Despite this, you’ll most likely spend a significant amount of time outfitting your pilots, mixing and matching your machine’s arms, legs, torso, weapons, and other gear. While options are initially limited, you’ll soon have more options than you can shake a stick at, allowing for a significant amount of customisation not only in the machine’s appearance and specifications, but a variety of main weapons ranging from melee to flamethrowers or multi-shot rifles.
Speaking of which, to circle back around to the arena, missions pay fairly well; however, as you acquire more units, costs will soar, and participation in the arena will be extremely helpful in getting shiny new guns. Unlike the main combat of the game, the arena combat works more like a typical one on one turn-based battle with each unit taking turns to destroy the other until one of you gives up or destroys the other as normal, you and your opponent have your usual four health bars, one for the main body, one for each arm, and finally the legs.
Finally, we get to the main game and the roughly 27-30 missions, which play out pretty much the same with generally increasing scale and work like almost every other tactical based game with your units and your opponent taking turns to move around a gridded map to position themselves and attack opponents. Surprisingly, depending on the map and your units build, there can be a fair amount of planning involved in each move, especially on the higher difficulty levels.
As mentioned, the title features multiple difficulty levels and promises new parts to collect when starting a new game, plus some level of replayability; however, the title also includes a new second campaign for you to play through, seeing the story from another perspective (new if you didn’t play it on DS).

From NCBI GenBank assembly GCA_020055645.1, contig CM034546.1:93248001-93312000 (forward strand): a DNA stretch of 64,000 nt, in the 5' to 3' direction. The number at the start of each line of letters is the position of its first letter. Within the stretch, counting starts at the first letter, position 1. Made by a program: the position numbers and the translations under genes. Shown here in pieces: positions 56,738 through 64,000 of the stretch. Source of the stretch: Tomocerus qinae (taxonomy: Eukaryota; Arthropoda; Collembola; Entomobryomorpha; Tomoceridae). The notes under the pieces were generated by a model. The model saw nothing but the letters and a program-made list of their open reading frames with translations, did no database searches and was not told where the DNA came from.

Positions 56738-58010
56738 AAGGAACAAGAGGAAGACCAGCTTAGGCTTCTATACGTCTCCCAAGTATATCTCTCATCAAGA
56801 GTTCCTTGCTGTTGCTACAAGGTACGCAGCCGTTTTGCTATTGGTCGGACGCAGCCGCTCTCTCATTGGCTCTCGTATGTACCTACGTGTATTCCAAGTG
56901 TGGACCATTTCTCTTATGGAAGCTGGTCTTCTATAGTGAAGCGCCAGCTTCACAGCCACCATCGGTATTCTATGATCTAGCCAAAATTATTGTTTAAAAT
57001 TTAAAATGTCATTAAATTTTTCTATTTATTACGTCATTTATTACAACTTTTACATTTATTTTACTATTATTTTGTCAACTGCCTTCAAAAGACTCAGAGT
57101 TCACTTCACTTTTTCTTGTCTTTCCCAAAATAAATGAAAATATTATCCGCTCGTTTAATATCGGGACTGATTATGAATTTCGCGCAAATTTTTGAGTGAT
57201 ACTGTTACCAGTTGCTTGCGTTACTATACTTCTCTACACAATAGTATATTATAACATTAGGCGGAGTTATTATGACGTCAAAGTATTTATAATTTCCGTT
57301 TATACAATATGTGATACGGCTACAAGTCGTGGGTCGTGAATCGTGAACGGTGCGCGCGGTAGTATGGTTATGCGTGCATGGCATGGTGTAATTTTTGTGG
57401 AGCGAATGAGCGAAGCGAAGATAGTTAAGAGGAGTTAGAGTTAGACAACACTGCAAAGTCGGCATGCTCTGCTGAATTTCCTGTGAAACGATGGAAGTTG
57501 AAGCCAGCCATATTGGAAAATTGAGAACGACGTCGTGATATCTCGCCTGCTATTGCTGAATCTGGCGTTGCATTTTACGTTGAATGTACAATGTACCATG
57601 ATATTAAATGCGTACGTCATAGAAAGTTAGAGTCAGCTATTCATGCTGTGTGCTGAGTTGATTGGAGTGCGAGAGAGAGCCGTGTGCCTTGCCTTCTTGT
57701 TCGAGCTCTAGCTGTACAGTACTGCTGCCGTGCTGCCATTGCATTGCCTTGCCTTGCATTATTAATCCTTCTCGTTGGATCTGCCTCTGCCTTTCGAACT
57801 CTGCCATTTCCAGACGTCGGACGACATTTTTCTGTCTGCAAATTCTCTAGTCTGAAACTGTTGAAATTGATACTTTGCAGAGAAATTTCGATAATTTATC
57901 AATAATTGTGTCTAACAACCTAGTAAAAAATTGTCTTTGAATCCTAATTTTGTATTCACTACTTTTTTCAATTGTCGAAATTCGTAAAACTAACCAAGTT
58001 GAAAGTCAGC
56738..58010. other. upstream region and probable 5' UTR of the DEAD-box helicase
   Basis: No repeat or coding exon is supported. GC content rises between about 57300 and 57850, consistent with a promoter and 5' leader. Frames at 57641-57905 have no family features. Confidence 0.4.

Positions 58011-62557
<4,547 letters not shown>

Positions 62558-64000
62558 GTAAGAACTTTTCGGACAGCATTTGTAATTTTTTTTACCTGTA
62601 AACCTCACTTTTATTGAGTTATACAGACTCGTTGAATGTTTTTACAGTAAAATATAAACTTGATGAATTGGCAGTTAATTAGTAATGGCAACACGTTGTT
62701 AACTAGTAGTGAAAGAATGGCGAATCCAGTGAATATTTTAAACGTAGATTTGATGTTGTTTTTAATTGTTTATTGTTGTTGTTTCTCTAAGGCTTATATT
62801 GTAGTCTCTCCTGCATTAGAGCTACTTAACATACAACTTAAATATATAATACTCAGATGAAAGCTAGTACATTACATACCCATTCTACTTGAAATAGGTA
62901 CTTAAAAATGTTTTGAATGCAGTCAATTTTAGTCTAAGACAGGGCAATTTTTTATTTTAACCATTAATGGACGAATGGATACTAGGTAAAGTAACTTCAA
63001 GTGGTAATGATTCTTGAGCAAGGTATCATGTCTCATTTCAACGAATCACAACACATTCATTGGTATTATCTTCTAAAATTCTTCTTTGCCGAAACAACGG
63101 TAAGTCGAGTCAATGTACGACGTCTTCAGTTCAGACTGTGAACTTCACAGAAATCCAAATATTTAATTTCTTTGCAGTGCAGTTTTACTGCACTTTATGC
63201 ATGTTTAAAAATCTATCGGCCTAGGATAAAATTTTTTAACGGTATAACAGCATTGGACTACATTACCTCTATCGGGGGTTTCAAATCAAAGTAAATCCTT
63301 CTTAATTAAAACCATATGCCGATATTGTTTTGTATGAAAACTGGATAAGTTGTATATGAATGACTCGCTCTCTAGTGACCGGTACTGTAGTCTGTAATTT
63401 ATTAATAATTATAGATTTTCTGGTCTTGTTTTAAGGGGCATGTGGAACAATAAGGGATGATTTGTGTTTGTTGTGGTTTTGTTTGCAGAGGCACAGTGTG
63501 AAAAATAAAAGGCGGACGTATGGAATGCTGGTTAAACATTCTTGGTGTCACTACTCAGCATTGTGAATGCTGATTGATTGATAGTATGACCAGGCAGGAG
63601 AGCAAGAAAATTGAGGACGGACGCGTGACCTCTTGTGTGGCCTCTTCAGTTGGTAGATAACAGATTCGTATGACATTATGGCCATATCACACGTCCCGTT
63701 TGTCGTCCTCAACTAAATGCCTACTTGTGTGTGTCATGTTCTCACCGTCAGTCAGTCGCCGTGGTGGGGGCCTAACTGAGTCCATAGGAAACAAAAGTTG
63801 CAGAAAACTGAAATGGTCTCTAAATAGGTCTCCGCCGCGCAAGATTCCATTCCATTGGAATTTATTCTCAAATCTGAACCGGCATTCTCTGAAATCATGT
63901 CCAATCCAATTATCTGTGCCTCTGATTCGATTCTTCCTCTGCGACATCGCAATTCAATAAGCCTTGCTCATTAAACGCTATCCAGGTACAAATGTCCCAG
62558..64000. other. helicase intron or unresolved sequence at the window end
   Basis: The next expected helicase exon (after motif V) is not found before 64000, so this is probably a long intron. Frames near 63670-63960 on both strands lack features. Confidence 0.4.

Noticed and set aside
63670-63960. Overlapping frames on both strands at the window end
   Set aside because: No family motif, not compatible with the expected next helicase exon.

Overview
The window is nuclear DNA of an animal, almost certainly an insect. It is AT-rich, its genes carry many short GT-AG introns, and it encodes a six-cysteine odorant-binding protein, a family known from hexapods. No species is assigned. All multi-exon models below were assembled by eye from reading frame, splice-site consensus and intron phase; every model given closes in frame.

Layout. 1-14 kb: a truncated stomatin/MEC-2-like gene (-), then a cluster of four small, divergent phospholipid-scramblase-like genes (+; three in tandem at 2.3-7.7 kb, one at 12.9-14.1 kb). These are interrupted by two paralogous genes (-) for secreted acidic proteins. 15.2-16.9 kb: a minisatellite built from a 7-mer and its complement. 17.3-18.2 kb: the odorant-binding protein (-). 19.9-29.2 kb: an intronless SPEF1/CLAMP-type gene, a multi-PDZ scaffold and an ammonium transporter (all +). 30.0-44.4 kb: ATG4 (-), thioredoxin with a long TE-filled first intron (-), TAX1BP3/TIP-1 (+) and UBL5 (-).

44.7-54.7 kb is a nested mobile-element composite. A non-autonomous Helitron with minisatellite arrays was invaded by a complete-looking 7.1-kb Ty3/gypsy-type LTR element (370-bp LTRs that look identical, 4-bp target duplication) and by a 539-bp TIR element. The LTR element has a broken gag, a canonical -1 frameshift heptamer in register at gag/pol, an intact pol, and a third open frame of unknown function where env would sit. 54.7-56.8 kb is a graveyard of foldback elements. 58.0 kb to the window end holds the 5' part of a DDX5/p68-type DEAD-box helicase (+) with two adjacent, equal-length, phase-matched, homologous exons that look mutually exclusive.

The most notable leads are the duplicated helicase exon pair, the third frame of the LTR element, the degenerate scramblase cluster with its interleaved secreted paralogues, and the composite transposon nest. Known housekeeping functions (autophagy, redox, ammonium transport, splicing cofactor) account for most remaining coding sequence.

Mostly, I did enjoy combat and found it equally challenging and rewarding, with some tense moments as the enemy got some good hits and took out my best unit with some consecutive body hits. While I did enjoy the challenges the game posed, the fact that you could drop the difficulty mid-game means it should be accessible to even new or rookie tactical players.
As someone who played the original quite some time ago but remembers very little about it, re-experiencing the title was a joy, and the visual upgrades only served to make it more so. Add in the extra campaign, and this is the definitive way to play Front Mission. Admittedly, the Bear Bones story is a bit lacklustre despite having a lot of interesting points; they simply aren’t fleshed out enough in my opinion (at least as far as this game is concerned). That being said, the core gameplay loop really digs its claws in deep. I enjoyed building my machines and having my pilots test them out in the arena before taking them into battle, and for that reason alone, I feel safe recommending the title to TRPG fans.
Not perfect, but the best way to enjoy the original.